Q: We placed a contract on a home that should never have been listed in the first place, since it had more than $150,000 in tax liens. Am I entitled to a refund of my inspection fee of $450 since the seller’s real estate agent did not perform her due diligence in listing this home?
According to the contract, if the seller is unable to cure title defects and obtain a policy of title insurance within 14 days after the defect is discovered, the buyer can terminate. This contract was terminated and the contract became null and void. The contract also stipulates that the buyer can be reimbursed from the seller for the cost of the title search. But my question is whether I can also get reimbursed for the cost of the home inspection.
A: In response to your issue, the listing broker is not responsible for and does not have an obligation to search the title on a home. The listing broker does not have a legal duty to know what items may or may not affect the title to the home. Having said that, the listing broker will certainly want to know whether a home will sell or can sell if it has serious issues, and a tax lien of that size would certainly qualify as a serious issue.
We have yet to meet a listing broker who is willing to put the time and effort into trying to get a home sold knowing that the issues involving the home will make it impossible to sell.
When a homeowner lists a home with real estate tax liens, federal tax liens, state revenue tax liens or litigation liens, the home may still be salable, but the seller may have to take additional steps to get from the contract state to the closing table. And the steps may vary depending on what liens are attached.
Let’s start with real estate tax liens. These liens may be for unpaid real estate taxes. If the sales price of the home is sufficient to pay off the mortgage and the unpaid real estate taxes, you will be able to close. If the money is not enough to close and the mortgage lender is unwilling to take less money than what it is owed, the sale will fall through.
Digressing just a bit, in the years since the Great Recession, many sellers and buyers became acutely aware of short sales. A short sale is where the sales price is too low for the sales proceeds to pay for all of the closing expenses and the liens on the home. In a short sale, the seller negotiates with the lenders or lien holders to see if they will accept less than the full amount owed in exchange for releasing the lien on the home. Many lenders agreed to take less than what they were owed and some equity line of credit holders would hold out for something rather than release the lien they had on the home.
In your situation, it would seem to us from your question that the tax liens might have been federal income tax liens as opposed to mortgage liens and that you didn’t want to give the seller additional time to negotiate a reduced payment amount with the IRS or other lien holder, if it wasn’t the IRS.
Recently, Sam worked on a deal in which the seller of a property owed the IRS more than $100,000; and when the IRS reviewed the sale documents, the IRS was willing to take only $25,000 to allow the sale to go forward. The IRS would still have the right to lien the seller’s other properties and go after the seller in other ways, but the IRS was willing to get some money now and allow the sale to proceed.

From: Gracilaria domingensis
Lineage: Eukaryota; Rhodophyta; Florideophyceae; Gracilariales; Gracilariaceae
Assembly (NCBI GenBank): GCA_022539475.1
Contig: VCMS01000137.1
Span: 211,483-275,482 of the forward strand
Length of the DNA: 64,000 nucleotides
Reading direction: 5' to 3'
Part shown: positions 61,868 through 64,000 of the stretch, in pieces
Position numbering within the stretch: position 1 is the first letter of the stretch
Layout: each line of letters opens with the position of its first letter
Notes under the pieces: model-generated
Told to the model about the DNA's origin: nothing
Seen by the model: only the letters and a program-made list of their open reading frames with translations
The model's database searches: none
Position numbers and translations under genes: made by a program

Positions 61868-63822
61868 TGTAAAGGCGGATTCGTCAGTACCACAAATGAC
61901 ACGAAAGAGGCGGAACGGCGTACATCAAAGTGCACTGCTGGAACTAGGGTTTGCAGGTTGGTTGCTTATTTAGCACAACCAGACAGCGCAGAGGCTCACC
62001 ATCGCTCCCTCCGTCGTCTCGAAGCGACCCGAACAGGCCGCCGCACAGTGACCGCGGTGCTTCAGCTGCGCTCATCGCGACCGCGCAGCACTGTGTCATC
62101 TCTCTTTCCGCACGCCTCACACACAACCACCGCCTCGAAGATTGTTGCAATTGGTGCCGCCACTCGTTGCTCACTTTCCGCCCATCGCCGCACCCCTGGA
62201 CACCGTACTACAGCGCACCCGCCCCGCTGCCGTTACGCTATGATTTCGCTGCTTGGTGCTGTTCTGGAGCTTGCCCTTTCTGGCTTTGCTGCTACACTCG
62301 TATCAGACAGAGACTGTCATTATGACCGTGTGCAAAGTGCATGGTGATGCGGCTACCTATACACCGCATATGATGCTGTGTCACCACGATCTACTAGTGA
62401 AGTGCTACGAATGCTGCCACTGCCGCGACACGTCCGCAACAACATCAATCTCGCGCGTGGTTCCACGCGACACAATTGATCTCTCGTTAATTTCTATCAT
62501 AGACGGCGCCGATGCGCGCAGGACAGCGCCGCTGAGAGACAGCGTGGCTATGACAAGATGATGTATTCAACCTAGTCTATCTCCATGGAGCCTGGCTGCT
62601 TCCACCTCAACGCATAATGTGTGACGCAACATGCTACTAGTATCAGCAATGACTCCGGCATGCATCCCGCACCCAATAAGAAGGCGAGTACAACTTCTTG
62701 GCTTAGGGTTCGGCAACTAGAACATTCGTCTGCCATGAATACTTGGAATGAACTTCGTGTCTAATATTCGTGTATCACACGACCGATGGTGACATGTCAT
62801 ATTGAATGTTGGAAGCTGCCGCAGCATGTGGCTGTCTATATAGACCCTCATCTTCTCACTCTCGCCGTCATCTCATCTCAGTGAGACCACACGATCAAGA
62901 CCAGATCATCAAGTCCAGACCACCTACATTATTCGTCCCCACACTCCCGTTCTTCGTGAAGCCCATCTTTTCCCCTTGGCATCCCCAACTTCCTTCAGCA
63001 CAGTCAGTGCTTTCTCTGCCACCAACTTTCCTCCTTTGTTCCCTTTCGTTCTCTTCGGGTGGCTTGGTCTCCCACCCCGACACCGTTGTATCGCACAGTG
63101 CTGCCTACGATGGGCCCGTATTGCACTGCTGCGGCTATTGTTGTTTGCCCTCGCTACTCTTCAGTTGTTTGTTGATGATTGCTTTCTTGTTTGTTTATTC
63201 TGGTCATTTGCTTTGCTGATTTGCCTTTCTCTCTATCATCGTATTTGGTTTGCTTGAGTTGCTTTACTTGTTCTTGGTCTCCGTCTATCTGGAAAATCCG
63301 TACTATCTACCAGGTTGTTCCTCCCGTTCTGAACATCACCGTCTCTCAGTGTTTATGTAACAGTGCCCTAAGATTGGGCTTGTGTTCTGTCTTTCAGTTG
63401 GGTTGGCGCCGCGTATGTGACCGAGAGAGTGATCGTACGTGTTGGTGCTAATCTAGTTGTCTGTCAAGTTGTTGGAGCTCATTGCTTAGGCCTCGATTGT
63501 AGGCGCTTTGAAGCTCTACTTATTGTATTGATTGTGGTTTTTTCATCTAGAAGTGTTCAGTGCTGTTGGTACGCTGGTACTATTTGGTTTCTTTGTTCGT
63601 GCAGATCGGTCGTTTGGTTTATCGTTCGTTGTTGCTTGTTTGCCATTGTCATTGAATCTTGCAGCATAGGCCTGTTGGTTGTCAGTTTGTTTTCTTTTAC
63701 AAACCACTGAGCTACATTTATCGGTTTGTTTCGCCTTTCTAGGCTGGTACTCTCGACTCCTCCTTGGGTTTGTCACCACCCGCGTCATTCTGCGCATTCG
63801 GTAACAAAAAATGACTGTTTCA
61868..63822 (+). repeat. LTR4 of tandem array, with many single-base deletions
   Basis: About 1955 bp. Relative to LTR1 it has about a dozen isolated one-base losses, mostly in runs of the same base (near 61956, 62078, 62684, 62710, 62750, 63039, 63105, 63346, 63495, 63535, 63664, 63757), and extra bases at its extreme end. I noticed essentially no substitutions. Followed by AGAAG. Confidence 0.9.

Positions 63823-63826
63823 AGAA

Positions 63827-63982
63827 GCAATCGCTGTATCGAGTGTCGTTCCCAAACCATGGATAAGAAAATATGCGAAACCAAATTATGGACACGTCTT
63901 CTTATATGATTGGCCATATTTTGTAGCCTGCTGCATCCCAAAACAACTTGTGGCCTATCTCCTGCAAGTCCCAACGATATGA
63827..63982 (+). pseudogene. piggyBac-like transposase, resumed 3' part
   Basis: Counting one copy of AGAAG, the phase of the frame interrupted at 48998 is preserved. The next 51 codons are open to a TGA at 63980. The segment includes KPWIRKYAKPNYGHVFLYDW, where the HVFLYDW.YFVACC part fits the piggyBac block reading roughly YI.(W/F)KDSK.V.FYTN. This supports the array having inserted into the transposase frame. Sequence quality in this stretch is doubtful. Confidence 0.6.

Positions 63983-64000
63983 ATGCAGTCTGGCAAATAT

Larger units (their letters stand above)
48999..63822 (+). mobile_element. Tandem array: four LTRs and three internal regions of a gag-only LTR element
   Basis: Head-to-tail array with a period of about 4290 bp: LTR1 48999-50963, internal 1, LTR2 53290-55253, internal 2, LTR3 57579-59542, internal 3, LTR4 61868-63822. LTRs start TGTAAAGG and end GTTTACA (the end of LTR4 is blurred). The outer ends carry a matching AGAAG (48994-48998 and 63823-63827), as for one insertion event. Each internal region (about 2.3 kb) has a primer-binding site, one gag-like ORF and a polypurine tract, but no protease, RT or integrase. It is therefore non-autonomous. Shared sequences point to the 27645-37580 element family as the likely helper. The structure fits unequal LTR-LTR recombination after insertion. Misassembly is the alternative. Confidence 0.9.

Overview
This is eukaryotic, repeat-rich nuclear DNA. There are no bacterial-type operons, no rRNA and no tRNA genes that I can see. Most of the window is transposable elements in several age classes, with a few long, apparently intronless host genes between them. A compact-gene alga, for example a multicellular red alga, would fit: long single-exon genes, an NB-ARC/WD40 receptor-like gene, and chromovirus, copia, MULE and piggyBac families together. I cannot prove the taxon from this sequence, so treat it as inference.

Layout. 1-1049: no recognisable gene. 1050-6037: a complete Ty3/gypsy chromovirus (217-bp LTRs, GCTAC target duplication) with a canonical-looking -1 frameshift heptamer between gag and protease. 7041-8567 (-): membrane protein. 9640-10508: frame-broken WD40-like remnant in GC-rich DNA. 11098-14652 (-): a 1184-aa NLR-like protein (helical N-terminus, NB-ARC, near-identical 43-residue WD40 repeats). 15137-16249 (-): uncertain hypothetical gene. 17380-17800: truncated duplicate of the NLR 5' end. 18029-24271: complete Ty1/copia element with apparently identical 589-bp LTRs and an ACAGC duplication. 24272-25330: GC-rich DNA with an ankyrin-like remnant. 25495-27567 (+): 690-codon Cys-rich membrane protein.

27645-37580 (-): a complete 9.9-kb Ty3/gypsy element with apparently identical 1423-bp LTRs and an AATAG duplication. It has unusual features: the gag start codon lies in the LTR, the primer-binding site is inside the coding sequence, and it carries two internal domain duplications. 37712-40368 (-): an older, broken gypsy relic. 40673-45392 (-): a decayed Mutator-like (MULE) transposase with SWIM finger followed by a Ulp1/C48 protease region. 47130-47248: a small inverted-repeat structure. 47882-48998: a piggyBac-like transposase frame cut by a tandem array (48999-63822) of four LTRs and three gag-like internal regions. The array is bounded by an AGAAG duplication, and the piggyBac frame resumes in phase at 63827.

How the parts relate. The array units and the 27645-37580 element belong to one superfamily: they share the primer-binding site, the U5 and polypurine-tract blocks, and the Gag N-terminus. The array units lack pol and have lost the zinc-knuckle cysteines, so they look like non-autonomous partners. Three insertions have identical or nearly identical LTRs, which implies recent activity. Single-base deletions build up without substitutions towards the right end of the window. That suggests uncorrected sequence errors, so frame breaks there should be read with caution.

But all this sort of negotiation takes time, and you might not have been willing to wait and see what happened or if the lien holder was willing to negotiate with the seller and if the seller was unwilling or unable to come up with the money needed to allow the closing to occur. If this describes the situation you were facing, you were right to terminate and move on; but you don’t have the right under the contract to get anything more from the seller other than what is under the contract. The seller was not in default under the contract, and you had the remedies provided to you under the contract as well.
While those remedies may not have been as good as you would have wanted and you are out of pocket the $450 you spent on your inspection fee, you didn’t need to proceed with the purchase. Likewise, if you had the inspection but didn’t like the results of the inspection, you could have terminated the deal at that time but you would not have been entitled to a refund on the inspection fee.
There are plenty of fees and expenses that you can incur during the home selling and home-buying processes that you’d lose if the deal does not go forward. When you apply for a loan, the lender may order an appraisal of the home. If the home doesn’t appraise out or for some reason the deal doesn’t close, you’ll still have to pay for the appraisal anyway. You might have inspection fees, radon inspection fees, termite inspection fees, septic and sanitary sewer inspection fees, lead-based paint inspection fees, loan application fees, appraisal fees, municipality inspection fees and attorney’s fees.
All real estate deals carry risks. And there is money you’ll spend to see if the deal can get done. Just because you signed a contract doesn’t mean that the deal is without risk. As you found out, you lost $450 for inspection fees, but since you didn’t close and you weren’t stuck with a property that had a lien for $150,000 attached to it, you can move on to the next home and hope for a successful closing on that deal. (Which is more than the seller is able to say.)
Ilyce Glink is the creator of an 18-part webinar and e-book series called “The Intentional Investor: How to Be Wildly Successful in Real Estate” as well as the author of many books on real estate. She also hosts the “Real Estate Minute” on her YouTube channel. Samuel J. Tamkin is a Chicago-based real estate attorney. Contact them at ThinkGlink.com.